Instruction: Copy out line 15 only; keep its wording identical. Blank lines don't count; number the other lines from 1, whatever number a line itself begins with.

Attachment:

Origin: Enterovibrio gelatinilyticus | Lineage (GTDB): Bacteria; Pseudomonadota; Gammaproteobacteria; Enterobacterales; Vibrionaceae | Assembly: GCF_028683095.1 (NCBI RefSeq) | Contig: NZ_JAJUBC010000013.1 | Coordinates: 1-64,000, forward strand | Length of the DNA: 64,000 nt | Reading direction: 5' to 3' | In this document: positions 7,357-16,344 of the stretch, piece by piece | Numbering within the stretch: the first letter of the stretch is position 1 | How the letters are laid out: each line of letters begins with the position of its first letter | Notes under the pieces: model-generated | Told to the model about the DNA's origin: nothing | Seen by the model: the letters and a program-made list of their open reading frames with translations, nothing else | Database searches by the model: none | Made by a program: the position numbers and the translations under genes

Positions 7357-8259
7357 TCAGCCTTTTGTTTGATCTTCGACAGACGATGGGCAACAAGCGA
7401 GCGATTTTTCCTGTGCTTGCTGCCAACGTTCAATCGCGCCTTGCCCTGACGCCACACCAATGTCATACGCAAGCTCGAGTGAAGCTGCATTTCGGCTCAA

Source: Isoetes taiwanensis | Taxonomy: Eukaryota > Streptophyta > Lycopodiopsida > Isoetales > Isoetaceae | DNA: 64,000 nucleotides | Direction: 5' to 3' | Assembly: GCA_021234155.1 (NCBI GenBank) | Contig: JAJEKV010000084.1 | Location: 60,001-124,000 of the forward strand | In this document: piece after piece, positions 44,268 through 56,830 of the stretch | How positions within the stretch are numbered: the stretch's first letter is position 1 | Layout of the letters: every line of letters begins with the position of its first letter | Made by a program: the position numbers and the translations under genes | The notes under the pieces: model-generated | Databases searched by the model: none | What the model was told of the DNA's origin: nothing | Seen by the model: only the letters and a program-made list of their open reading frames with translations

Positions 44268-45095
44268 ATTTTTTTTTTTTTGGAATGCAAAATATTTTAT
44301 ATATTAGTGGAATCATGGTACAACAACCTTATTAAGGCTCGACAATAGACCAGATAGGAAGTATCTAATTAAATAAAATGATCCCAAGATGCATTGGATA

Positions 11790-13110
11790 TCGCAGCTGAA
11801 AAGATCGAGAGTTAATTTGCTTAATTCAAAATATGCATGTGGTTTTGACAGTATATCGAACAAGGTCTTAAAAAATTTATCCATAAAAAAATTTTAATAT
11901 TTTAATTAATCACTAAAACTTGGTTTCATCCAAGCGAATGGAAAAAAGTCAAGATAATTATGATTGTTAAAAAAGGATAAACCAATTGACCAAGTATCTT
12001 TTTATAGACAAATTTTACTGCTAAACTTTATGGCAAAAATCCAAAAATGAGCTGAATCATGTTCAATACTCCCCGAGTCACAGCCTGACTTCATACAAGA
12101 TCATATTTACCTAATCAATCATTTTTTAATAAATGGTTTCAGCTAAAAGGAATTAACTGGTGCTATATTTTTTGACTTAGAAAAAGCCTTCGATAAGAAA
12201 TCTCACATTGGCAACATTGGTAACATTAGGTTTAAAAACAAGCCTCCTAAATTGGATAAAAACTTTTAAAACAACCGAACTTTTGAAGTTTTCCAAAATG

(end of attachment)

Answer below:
12201 TCTCACATTGGCAACATTGGTAACATTAGGTTTAAAAACAAGCCTCCTAAATTGGATAAAAACTTTTAAAACAACCGAACTTTTGAAGTTTTCCAAAATG